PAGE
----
As a greek yogurt substitution (trying to switch to plant based of late), I tried vegan mayonnaise (1:1) and aquafaba (6 tbsp of reduced af) for the egg substitution. End result was super moist muffin that was delicious! It didn’t puff up much, so next time I’ll try to whip those ‘eggs’ up a bit first. Great recipe, as always!!

    • Nicole Hunn
      July 29, 2019 at 6:21 AM

      Thanks for letting us know how it turned out, Milvi!

  • Diane
    July 28, 2019 at 9:59 AM

    My husband is very critical. His usual comments are “I’ve had worse” or “not terrible.” But for these, as he’s stuffing another one in his mouth, “these muffins are really good!” I agree ;) Easy to make and YUMMY! Thanks again!

    • Nicole Hunn
      July 28, 2019 at 1:47 PM

      That’s absolutely hysterical, Diane! That sounds like it might just be the best compliment we (together) ever got!!

  • GF Mum
    July 27, 2019 at 7:45 PM

    Hi Nicole,
    We made your banana oat muffins last week, so we had to make these to try them out. Delicious! Everyone loved them. I really appreciate a healthy muffin recipe!

  • Patsy
    July 27, 2019 at 1:13 PM

    Could you monk Duite or swerve for the sygar

    • Nicole Hunn
      July 27, 2019 at 6:37 PM

      Hi, Patsy, please see the ingredients and substitutions section for all the information I have on sugar replacements and other ingredients!

  • Vivian Howard
    July 27, 2019 at 10:11 AM

    Hello, Looking forward to making these. Can I use Quick Cooking Oats instead of Old Fashioned Oats?
    Or maybe oat flour since I do have some of that. If so, how much?

    • Nicole Hunn
      July 27, 2019 at 11:22 AM

      Hi, Vivian, sure you can use any sort of oats, since you need them processed into a flour anyway. Just measure by weight!

  • Heather Storey
    June 20, 2016 at 10:16 AM

    Thanks for the great sounding recipe blueberry is my all time fave. I do have a challenge though as down here in Australia there is no such thing as gluten free oats – could I substitute brown rice flour or another combination? I feel that we miss out on such a lot of nice sounding American recipes. I have 3 of your recipe books and I think they’re great.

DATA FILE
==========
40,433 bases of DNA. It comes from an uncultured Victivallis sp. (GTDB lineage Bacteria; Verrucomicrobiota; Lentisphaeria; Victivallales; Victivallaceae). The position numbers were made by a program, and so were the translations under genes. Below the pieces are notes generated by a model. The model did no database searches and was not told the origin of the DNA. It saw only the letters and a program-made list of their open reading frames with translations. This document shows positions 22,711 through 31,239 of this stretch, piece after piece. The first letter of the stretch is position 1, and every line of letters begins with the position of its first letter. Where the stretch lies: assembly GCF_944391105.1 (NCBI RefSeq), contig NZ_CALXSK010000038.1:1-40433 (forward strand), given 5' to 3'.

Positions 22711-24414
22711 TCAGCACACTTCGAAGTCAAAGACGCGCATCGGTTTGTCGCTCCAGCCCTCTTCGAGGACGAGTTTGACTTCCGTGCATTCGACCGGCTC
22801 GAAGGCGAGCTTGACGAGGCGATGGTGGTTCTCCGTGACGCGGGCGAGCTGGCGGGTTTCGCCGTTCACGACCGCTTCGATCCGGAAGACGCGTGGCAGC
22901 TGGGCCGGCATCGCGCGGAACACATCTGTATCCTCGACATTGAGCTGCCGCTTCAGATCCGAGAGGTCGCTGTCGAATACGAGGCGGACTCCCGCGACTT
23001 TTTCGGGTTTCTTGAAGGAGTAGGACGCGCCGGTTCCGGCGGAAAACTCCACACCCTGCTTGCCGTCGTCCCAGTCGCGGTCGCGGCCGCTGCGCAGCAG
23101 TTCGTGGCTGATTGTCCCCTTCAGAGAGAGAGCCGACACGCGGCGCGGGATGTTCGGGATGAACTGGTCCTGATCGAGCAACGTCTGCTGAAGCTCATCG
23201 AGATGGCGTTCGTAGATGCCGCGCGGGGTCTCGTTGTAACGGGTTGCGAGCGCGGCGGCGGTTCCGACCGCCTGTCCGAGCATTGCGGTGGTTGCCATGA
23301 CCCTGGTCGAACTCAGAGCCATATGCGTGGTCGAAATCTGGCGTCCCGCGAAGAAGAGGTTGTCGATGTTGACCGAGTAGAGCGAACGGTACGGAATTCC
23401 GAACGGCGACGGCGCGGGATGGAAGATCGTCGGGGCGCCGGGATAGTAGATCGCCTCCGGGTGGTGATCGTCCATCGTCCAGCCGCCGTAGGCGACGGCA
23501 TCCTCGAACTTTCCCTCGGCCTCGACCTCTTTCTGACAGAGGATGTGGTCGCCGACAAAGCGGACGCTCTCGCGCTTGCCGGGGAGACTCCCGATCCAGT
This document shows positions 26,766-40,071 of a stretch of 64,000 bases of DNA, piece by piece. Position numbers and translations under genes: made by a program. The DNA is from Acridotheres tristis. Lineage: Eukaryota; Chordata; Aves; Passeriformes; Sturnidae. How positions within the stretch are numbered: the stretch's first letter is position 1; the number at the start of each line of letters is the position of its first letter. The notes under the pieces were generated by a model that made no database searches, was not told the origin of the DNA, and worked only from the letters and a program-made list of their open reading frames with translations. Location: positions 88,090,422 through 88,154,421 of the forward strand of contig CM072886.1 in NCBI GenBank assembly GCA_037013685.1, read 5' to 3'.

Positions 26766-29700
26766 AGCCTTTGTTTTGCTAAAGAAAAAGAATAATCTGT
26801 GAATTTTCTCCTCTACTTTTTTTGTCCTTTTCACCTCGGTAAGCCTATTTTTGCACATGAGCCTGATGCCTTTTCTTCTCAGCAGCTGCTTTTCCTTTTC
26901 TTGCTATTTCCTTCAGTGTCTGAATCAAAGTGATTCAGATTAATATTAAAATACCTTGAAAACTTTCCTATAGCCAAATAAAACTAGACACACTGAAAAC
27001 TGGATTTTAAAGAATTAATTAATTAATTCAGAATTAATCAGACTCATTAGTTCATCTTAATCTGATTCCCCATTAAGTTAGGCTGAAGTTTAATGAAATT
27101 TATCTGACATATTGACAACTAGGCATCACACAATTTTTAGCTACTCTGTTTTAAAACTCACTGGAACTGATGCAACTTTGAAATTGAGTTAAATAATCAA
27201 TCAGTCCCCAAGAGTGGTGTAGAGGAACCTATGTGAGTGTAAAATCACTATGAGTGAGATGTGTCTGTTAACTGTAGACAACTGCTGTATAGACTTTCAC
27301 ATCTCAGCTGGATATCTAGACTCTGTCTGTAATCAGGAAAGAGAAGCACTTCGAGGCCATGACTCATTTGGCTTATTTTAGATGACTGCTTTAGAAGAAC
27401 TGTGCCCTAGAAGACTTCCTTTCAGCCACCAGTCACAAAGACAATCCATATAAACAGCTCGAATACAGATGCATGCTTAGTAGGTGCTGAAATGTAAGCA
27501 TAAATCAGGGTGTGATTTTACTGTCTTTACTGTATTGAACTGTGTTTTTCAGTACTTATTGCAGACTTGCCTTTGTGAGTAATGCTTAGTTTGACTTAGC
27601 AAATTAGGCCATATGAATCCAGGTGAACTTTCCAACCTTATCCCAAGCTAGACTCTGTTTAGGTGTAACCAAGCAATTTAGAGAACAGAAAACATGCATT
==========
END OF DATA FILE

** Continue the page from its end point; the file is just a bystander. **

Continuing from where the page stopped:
• Rebecca S.
    June 16, 2016 at 1:25 PM

    I just made these. I didn’t have ANY blueberries, so I used chocolate chips instead. But with a healthy batter like this? I didn’t mind the added sugar. My kids loved them. Thanks for such an easy recipe. And in the blender! Mind blown.

    • June 16, 2016 at 4:44 PM

      Oh I totally agree, Rebecca. The chips are warranted. So glad you loved the muffins!

  • roastedroot
    June 16, 2016 at 9:45 AM

    These muffins look fabulous! I feel like muffins > cupcakes any ol day, and when they’re actually healthy? Even better. I’m fantasizing about enjoying these while drinking tea on the porch…perfection!

    • June 16, 2016 at 10:23 AM

      Can’t argue with that visual, Julia! :)

  • yvonne
    June 15, 2016 at 2:20 PM

    If I use almond milk instead of the yogurt,what adjustments to the liquid do I make? Thanks

    • June 16, 2016 at 10:22 AM

      Yvonne, you can’t use almond milk in place of yogurt. It’s just too thin. If you need a dairy free option, try straining coconut milk yogurt until it’s the consistency of sour cream.

      • yvonne
        June 16, 2016 at 11:03 AM

        Thanks. I will probably not be able to make this recipe. Somehow, no matter what kind of yogurt (coconut, almond, etc) I try , I super sensitive GI track can’t tolerate them. Still, bunches of thanks for your prompt reply. I might just use additional applesauce knowing that the taste will not be as good, but I can still make my ” quasi” goodies ;)

        • Rebecca S.
          June 16, 2016 at 11:40 AM

          What about coconut milk from the can, after refrigerating overnight, grab the hardened part and then add bits of the liquid part until it’s the consistency of yogurt?

        • yvonne
          June 16, 2016 at 1:05 PM

          You are so sweet to think of an alternative. the canned coconut is not tolerated. But, really THANKS!

        • Claire
          June 17, 2016 at 9:37 PM

          You could try low fat cottage cheese as odd as that sounds. My aunt has trouble with fat content and she’s been using that for >15years. You’d probably have to mix it with some more applesauce to ensure the moisture content is the same or almond milk. Though cottage cheese is pretty moist.
          Hopefully you can try this alternative

        • yvonne
          June 17, 2016 at 10:08 PM

          Agree at idea but I am lactose and soy intolerant since I was an infant